More than 30,000 people in Falkirk and West Lothian could lose "lifeline" Universal Credit boost

Around 30,000 people in the West Lothian and Falkirk areas could lose "lifeline" funding as the Government prepares to axe a pandemic-inspired benefits boost.

Wednesday, 21st July 2021, 6:00 am
File photo PA Images.

Since March 2020, Universal Credit claimants have been receiving an extra £20 a week to help them mitigate the financial impact of Covid-19. Despite calls to make the uplift permanent, Chancellor Rishi Sunak confirmed recently that it would be scrapped this autumn as it had always been intended as a temporary measure.

Data from the Department of Work and Pensions shows that in May, there were 16,000 Universal Credit claimants in West Lothian – 6,110 (38 per cent) of whom were in employment. That figure has nearly doubled since February 2020 – shortly before the coronavirus pandemic hit – when there were 8,419 people in the area claiming the benefit.

In the Falkirk council area there were 14,256 Universal Credit claimants in Falkirk – 5,144 (36 per cent) of whom were in employment. That is up by 79 per cent since February 2020, when there were 7,976 people in the area claiming the benefit.

Six former Conservative work and pensions secretaries wrote to the Government to urge ministers to rethink the contentious cut, which is likely to impact nearly six million people in the UK.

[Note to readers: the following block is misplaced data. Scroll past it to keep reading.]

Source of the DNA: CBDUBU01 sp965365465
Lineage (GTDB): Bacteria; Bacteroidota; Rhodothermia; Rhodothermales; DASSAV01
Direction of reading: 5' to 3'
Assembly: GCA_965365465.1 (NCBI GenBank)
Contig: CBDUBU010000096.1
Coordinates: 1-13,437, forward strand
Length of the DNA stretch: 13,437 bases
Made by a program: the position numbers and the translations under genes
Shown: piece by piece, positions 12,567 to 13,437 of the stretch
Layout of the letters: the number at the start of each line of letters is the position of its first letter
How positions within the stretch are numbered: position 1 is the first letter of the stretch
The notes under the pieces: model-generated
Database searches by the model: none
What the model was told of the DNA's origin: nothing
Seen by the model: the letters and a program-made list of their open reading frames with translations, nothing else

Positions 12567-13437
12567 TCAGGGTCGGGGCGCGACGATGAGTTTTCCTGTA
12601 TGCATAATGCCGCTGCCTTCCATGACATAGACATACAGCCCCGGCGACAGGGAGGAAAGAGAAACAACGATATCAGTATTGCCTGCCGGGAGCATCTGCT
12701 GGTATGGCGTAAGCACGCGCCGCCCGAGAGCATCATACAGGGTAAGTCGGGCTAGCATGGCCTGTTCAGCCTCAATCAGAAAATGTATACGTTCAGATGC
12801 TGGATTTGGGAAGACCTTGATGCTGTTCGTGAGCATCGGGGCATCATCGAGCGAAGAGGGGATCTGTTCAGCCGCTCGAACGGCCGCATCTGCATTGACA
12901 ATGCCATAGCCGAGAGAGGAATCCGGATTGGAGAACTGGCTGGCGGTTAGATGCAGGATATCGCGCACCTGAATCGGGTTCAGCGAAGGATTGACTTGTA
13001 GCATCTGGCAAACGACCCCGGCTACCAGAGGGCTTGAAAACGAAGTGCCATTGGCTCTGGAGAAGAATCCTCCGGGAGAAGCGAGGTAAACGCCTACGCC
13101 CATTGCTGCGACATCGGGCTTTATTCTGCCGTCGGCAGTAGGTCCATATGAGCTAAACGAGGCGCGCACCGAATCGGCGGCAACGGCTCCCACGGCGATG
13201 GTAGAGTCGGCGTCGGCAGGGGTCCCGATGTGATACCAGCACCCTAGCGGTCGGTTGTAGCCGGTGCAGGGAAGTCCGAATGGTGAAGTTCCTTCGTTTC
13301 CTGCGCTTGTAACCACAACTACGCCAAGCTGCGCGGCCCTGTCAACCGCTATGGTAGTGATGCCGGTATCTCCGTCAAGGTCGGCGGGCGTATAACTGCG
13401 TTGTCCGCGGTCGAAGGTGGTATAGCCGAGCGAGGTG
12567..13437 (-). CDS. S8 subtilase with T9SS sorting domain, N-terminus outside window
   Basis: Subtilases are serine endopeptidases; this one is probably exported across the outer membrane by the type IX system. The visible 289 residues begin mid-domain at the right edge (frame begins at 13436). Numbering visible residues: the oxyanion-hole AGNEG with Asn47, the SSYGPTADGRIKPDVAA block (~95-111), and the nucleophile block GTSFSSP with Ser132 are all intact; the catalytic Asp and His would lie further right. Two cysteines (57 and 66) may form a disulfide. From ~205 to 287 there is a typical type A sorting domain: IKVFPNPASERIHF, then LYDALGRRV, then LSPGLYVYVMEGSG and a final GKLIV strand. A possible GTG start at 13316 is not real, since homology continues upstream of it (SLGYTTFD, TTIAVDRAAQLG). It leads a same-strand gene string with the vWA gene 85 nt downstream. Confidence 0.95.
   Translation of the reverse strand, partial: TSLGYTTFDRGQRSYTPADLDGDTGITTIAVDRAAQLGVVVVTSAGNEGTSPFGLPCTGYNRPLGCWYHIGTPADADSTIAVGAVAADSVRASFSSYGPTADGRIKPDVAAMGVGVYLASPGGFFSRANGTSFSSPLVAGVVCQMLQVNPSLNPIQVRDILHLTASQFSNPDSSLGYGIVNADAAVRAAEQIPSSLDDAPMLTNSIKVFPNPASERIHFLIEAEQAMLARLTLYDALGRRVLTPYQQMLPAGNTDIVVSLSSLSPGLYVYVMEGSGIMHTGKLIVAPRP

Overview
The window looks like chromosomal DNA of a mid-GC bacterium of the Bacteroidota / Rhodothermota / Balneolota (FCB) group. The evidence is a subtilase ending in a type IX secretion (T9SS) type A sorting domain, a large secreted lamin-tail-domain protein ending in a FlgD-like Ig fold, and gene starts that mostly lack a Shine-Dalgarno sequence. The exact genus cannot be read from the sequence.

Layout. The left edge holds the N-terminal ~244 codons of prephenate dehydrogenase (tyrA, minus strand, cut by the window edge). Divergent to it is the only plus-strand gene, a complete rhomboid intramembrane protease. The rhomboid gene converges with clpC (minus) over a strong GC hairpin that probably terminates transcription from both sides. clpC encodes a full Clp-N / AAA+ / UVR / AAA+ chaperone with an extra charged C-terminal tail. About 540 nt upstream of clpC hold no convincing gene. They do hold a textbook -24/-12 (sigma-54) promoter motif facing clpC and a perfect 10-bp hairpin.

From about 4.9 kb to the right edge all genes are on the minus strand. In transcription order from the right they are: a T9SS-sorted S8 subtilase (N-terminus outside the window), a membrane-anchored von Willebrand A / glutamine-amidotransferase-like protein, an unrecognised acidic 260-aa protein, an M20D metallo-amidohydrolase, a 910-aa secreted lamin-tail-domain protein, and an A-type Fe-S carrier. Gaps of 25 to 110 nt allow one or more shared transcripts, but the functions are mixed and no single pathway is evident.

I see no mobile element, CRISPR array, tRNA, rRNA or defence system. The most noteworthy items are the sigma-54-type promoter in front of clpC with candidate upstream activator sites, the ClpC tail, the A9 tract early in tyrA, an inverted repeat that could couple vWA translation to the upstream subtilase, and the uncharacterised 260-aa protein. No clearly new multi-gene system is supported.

Anti-poverty charity the Joseph Rowntree Foundation described the impending end of the uplift as a "terrible mistake" that would push half a million people below the breadline.

Paul Spencer, from mental health charity Mind, said the cuts, coupled with the "mental health consequences of the pandemic", could have a significant and long-term impact, adding: "The benefits system should protect us when our mental or physical health prevents us from earning enough to live on. We must keep the lifeline."

A Government spokesperson said: “Universal Credit has provided a vital safety net for six million people during the pandemic, and we announced the temporary uplift as part of a £400 billion package of measures put in place that will last well beyond the end of the roadmap.

“Our focus now is on our multi-billion pound Plan for Jobs, which will support people in the long-term by helping them learn new skills and increase their hours or find new work.”​​​​​​​​​​​​​​​​​​​​​​​​​​​​​​​​​​​

The introduction of Universal Credit in 2012 followed a radical overhaul of the UK's welfare system that saw six benefits axed in favour of a single payment model designed to help those looking for work or on a low income.